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Thanks for the post KingsEye. The items from the question seem to be at 1A and 1b for you, sounds good.
As I mentioned on the previous page I've got the Chessmaster CD downloaded into my PC, at last. I've played a number of Games against my PC recently and it gives comments at the end of the Game which is helpful. Mind you I still have to read thru the 52 page booklet that comes with Chessmaster so that I can learn to use all of the features that come with it.
I think it depends a lot on your mood at the time, or at least on MY mood at the time.
Thanks for the post Nimzoroy. That is a very good point as one may not always feel like playing a serious Game of Chess. In my case I often like to work a bit with Crossword Puzzles while I'm having Breakfast ( & not yet wide awake and ready for Chess ).
Recently I obtained a copy of the December issue of " Chess Life " which contained a review of an newly released book. Judit Polgar has written a book entitled " How I Beat Fischer's Record " ( she became a GM at age 15 years & 4 months, about I month ahead of Fischer's age ). This is the first volume of a series to be called " Judit Polgar Teaches Chess " and sounds quite interesting.
I love them both, but I have to give the edge to playing. I just care about the positions a lot more when they are my positions. The intensity and uncertain nature of playing are what add a dramatic touch to what you do when you study chess. I think it's interesting to test what you know as compared to what you can actually execute when the time calls for it.
Ironically, I study more than I play.
Thanks for the post Elubas. I'm testing my Chessmater course to see if it is possible to teach an old dog new tricks ( Hmmm, I should put that line on my " Oldtimers " thread ).
Earlier today I spotted a new thread entitled " How to ( really ) get better at Chess, what they aren't telling you ". This seemed to be an interesting title so I read the posts in that thread and I found some good info on studying Chess etc ( quite a good thread, really ).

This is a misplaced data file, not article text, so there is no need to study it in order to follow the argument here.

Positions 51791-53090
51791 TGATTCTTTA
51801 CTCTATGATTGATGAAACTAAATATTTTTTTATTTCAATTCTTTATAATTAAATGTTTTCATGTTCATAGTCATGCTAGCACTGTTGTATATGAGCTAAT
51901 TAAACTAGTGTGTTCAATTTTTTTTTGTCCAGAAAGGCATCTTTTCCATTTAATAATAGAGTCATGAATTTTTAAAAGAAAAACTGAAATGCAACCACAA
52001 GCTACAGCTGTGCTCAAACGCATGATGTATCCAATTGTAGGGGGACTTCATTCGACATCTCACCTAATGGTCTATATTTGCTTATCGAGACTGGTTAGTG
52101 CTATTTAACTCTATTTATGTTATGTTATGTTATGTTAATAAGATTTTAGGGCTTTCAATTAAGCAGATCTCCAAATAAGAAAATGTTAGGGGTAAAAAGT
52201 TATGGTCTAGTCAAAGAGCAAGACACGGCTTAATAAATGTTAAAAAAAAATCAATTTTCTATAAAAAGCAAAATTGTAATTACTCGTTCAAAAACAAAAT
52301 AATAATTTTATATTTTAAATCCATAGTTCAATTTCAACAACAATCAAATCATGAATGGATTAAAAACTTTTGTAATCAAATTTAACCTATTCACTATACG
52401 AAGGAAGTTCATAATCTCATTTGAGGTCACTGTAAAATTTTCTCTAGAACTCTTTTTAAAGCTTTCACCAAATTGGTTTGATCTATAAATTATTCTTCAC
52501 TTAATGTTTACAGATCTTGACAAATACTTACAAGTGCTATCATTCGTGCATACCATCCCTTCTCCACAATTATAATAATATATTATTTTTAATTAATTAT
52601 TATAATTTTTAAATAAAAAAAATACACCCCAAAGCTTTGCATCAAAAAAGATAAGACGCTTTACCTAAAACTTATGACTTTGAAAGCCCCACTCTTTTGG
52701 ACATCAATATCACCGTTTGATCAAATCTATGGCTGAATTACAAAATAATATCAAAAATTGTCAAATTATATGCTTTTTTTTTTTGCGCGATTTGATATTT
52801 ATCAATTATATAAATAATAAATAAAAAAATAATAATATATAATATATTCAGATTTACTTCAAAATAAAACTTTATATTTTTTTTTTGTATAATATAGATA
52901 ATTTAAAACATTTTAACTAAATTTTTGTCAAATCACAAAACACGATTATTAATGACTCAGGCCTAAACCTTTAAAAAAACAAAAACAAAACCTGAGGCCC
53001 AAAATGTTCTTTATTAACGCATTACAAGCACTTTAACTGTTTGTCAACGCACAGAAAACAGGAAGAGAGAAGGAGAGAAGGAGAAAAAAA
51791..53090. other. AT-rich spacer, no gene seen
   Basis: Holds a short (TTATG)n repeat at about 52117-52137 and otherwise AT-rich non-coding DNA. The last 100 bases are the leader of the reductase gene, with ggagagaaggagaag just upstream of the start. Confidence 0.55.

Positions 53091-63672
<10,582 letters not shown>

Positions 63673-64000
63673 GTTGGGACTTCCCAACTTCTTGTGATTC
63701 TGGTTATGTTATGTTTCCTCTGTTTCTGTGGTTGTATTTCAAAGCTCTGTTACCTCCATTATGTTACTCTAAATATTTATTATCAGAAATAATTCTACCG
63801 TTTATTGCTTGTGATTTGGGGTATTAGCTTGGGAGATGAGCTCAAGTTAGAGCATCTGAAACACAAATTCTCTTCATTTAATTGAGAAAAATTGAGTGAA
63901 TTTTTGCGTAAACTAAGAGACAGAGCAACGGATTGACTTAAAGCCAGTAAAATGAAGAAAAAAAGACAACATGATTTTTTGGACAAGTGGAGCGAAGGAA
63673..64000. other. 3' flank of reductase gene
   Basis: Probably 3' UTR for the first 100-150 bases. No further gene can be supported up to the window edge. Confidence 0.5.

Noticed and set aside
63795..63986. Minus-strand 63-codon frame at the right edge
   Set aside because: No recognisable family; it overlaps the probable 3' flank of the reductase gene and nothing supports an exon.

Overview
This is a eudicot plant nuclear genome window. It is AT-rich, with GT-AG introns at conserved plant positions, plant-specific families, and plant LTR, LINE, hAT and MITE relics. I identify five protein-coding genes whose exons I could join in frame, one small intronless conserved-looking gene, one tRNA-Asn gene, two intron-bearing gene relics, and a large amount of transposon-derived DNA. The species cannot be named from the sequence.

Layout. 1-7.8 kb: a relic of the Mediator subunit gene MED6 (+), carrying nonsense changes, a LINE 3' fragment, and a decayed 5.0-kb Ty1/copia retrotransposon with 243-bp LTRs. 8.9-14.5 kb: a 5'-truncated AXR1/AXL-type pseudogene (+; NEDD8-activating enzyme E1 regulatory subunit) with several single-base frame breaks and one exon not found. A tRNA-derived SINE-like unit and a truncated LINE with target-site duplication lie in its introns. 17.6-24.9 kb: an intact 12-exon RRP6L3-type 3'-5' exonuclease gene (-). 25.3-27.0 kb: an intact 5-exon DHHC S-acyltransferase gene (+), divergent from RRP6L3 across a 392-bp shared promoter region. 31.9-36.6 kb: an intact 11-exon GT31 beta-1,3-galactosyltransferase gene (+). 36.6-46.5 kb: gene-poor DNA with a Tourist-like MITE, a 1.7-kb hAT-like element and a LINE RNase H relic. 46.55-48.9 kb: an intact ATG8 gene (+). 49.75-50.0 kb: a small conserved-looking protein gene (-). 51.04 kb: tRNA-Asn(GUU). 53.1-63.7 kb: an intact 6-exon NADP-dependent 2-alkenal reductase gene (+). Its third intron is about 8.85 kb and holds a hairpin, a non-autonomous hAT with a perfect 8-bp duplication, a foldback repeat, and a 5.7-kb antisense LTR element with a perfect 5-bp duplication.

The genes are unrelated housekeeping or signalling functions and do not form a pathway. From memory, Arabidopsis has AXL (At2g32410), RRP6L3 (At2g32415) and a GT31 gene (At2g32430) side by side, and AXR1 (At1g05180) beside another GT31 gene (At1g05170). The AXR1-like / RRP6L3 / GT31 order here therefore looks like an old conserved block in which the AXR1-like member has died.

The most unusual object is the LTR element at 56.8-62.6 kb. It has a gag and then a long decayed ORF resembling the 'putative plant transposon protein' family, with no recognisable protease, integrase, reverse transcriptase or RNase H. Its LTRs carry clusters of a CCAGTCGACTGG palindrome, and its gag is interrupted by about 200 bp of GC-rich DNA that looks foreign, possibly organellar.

Believe it or not...."studying" is more effective. Especially for the beginning part of the game. All the other requirements just come naturally after playing alot of games.
Thanks for the post Orchard_littlejoe. I still like to play the most, mind you I should study more ( no doubts there ).
As anyone can see by checking my rating I mainly like to play ( & as a few People have pointed out to me lol ). However some folks love to study Chess including also the puzzles. But in my case all I can say is: let the Games begin ! ( & the fun also ).
Just a tiny little bump.
Well I feel rather sad for this neglected old thread that is about to fade away so I will leave a comment here: Yes I still like playing more than studying lol.
Honestly, I cant answer the question. I can't enjoy one without the other.If I couldnt study, I would go insane by losing the same ways, and if I only studied, I'd never see the benefits of my study. Honestly I guess I like playing more, but again, only because I was able to study.
---- Thanks for the new posts and for the good points.
As Hikaru once said no need to really study untill you hit 2000.
I like playing best, but if it is a choice between playing a comp or study Ill study all day.
JGambit: Thanks for the post and the info.
Today when I signed onto this site I saw an item that reminded me of this thread. There was an intro to a blog by IM Silman which stated that his 4,000 Chess books were squeezing him out of his home lol. This points out the fact that anyone trying to reach the level of a titled player ( ie: a CM and beyond ) has a steep uphill battle which involves endless hours of study and practice. Often we see threads here asking how long it will take a new player to become a GM. A little hint: a long long long time, assuming that the newbie even has the required talent.
Nothing is more exciting than learning.
I prefer to play. But I know I have to study to get better. It's a love/hate relationship
---Thanks for the new posts.
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